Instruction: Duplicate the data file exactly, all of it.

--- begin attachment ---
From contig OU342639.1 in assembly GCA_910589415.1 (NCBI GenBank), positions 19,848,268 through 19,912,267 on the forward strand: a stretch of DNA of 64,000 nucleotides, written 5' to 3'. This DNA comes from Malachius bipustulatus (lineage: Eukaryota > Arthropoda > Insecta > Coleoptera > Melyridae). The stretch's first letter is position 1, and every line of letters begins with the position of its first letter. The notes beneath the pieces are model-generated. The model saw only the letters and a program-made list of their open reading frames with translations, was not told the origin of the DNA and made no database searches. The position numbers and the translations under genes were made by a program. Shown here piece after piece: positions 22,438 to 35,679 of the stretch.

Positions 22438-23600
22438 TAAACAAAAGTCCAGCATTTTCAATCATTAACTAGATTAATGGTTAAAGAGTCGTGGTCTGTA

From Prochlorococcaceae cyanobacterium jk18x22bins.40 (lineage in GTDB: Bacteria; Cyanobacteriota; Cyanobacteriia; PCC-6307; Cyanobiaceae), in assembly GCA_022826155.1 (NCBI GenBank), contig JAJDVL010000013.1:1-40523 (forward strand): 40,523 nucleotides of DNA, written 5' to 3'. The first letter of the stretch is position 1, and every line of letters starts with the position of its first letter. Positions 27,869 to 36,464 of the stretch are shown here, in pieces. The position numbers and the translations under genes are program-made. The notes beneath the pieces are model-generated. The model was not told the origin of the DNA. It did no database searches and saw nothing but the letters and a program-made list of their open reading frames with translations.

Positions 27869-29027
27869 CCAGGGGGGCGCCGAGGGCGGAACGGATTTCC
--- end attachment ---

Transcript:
From contig OU342639.1 in assembly GCA_910589415.1 (NCBI GenBank), positions 19,848,268 through 19,912,267 on the forward strand: a stretch of DNA of 64,000 nucleotides, written 5' to 3'. This DNA comes from Malachius bipustulatus (lineage: Eukaryota > Arthropoda > Insecta > Coleoptera > Melyridae). The stretch's first letter is position 1, and every line of letters begins with the position of its first letter. The notes beneath the pieces are model-generated. The model saw only the letters and a program-made list of their open reading frames with translations, was not told the origin of the DNA and made no database searches. The position numbers and the translations under genes were made by a program. Shown here piece after piece: positions 22,438 to 35,679 of the stretch.

Positions 22438-23600
22438 TAAACAAAAGTCCAGCATTTTCAATCATTAACTAGATTAATGGTTAAAGAGTCGTGGTCTGTA

From Prochlorococcaceae cyanobacterium jk18x22bins.40 (lineage in GTDB: Bacteria; Cyanobacteriota; Cyanobacteriia; PCC-6307; Cyanobiaceae), in assembly GCA_022826155.1 (NCBI GenBank), contig JAJDVL010000013.1:1-40523 (forward strand): 40,523 nucleotides of DNA, written 5' to 3'. The first letter of the stretch is position 1, and every line of letters starts with the position of its first letter. Positions 27,869 to 36,464 of the stretch are shown here, in pieces. The position numbers and the translations under genes are program-made. The notes beneath the pieces are model-generated. The model was not told the origin of the DNA. It did no database searches and saw nothing but the letters and a program-made list of their open reading frames with translations.

Positions 27869-29027
27869 CCAGGGGGGCGCCGAGGGCGGAACGGATTTCC